It was the first time that we had made a short movie from start to finish, and we found it hard to keep the narration clear, to keep in mind that what we were doing must serve the story and not blur it.
The fluid simulation in Ink Blood is lovely. The animated short takes a turn to the dark side with the appearance of the mysterious inky character
3D World: What 3D software did you use and why?
We used 3ds Max because it’s the software that we learnt to use in Bellecour Ecoles d’Art during our first two years.
And we used RealFlow for the fluid simulation because it met our expectations.
3D World: What was the most useful piece of 3D software and why?
We used the animation interface made by a friend in our class, Yann Moriaud (who did a loooooooot of things for us! Thanks!)
It enabled us to animate more efficiently after that Jeoffrey re-adapted it for our characters.
▲ The three-strong team took a year to complete Ink Blood
3D World: What was the most impressive technical aspect of the project and how was it achieved using 3D software?
Fluid simulation was the biggest technical challenge of the film, and none of us had ever experienced it.
We chose to use RealFlow. So I learnt to use it gradually making some tests here and there during preproduction time, and I finally made all the ink simulation we needed.
And even if the result is a bit different from what we wanted at first, we didn’t want to base the film on fluid simulation, and on something technical I mean. (The aim was to feel something when you see the movie!)
3D World: Did you learn anything from producing Ink Blood?
I learnt a very important thing, organization is important!
Indeed we lacked rigor on some steps, we went faster upstream, and in return we realized that we spent more time on the steps that followed. But it didn’t harm us that much in the end, we succeeded in keeping a certain balance in the production.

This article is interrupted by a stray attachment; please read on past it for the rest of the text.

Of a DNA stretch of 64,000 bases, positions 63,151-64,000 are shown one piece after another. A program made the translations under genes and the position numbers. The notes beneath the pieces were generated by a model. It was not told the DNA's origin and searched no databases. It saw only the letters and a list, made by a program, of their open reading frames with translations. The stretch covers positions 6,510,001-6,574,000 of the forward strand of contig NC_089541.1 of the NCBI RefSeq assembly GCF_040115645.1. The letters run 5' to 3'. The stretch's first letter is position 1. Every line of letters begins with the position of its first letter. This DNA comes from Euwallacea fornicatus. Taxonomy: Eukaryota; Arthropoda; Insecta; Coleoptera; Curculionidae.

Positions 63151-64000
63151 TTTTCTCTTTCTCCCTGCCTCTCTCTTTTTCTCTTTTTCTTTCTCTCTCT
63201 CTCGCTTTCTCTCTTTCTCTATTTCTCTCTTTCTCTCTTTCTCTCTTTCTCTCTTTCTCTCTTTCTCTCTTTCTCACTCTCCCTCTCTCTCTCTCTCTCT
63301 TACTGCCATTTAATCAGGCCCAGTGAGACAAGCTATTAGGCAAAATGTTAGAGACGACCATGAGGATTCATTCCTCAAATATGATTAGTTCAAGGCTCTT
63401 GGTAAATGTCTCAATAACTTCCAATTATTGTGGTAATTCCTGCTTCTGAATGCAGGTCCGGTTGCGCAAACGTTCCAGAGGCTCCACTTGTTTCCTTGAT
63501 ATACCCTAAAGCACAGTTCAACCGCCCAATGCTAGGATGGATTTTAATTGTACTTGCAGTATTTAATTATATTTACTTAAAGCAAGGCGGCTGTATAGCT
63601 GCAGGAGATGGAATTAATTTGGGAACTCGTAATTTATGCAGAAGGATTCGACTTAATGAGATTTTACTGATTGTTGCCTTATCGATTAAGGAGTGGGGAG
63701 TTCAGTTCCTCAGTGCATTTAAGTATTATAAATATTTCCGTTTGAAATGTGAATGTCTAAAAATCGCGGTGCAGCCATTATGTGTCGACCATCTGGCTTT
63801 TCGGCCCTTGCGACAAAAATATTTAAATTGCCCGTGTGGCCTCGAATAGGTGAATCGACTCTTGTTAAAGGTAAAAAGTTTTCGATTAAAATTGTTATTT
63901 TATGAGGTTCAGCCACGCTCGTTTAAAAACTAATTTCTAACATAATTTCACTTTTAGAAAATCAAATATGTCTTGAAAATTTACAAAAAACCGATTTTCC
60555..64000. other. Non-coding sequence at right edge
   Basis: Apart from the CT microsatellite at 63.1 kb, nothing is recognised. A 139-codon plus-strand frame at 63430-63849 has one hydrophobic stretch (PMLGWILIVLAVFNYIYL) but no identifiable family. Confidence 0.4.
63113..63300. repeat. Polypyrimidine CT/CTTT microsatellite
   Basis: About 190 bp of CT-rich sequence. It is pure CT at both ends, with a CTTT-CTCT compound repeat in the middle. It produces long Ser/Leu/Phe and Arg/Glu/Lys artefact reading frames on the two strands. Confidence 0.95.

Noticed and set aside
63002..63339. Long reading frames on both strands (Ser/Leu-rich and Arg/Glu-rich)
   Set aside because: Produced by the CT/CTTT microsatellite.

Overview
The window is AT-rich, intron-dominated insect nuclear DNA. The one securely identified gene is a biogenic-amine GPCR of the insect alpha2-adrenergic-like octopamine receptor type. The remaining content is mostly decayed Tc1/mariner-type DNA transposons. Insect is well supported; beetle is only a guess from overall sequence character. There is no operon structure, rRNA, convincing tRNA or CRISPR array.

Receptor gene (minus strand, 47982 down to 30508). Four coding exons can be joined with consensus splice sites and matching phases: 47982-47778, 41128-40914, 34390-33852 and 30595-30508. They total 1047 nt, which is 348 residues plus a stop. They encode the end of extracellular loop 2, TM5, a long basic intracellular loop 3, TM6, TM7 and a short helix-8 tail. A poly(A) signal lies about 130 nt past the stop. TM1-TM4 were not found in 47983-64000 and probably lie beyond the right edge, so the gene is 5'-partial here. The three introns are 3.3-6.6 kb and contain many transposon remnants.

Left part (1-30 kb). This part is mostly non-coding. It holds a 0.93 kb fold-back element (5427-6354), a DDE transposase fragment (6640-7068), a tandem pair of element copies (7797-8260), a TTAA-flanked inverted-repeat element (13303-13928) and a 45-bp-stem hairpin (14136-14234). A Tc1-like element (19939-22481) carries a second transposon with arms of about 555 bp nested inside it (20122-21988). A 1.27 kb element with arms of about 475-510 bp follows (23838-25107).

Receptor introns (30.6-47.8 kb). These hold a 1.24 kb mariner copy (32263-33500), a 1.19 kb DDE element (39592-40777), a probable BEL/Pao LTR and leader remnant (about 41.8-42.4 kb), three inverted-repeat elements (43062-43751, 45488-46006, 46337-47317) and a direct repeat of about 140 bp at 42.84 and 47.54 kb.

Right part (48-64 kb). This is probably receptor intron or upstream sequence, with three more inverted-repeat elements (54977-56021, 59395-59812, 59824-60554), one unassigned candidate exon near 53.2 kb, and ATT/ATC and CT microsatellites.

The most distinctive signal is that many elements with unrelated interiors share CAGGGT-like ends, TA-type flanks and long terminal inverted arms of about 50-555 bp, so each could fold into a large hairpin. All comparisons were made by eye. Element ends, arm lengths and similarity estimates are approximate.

Well, I think we learnt, the three of us, to produce a short film, working as a team, at a professional work rate.
We also learnt that in a production, if you want to respect deadlines, you must set limits and make choices, you can’t always push the quality further, you have to find the good balance.
3D World: Did you use or develop any new or notable techniques?
We used a script library created by Yann Moriaud and Jules Pinhede, which contains a lot of very useful scripts, like for instance one which turned on all computers in a clic or turn on/off every meshmooth in a 3D scene.
Otherwise, we used a featured-film technique for rendering, we rendered each light in one pass. This technique demanded more time and organization, but it gave us a lot of freedom for the compositing.
3D World: What’s next for you?
Well, we are currently looking for job opportunities, the three of us. [Ed: You hear that, all studios and recruiters out there?]
3D World: Your short is not only a great story, but technically brilliant – where do you hope it will take you?
Firstly, thank you! Well, we hope it will have a great and long life, whether it is in festivals or on the web; but also that it will allow us to find jobs.
Thanks to Tom Gouill for giving us this interview. All the best to you and the team!
If you liked this, you may like to see the following animations…
Monsterbox is a gorgeous animated short produced by four graduates from Bellecour Ecoles d’Art… Take five minutes out of your day to watch the film. You won’t be disappointed…
And there’s the masterful student short, A Fox Tale, too!
The creators of A Fox Tale also provide some useful insights into character design in issue 161 of 3D World.
on Friday, November 9th, 2012 at 3:09 pm under Shorts, Showcase.
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Tags: 3D, animated, Animation, film, short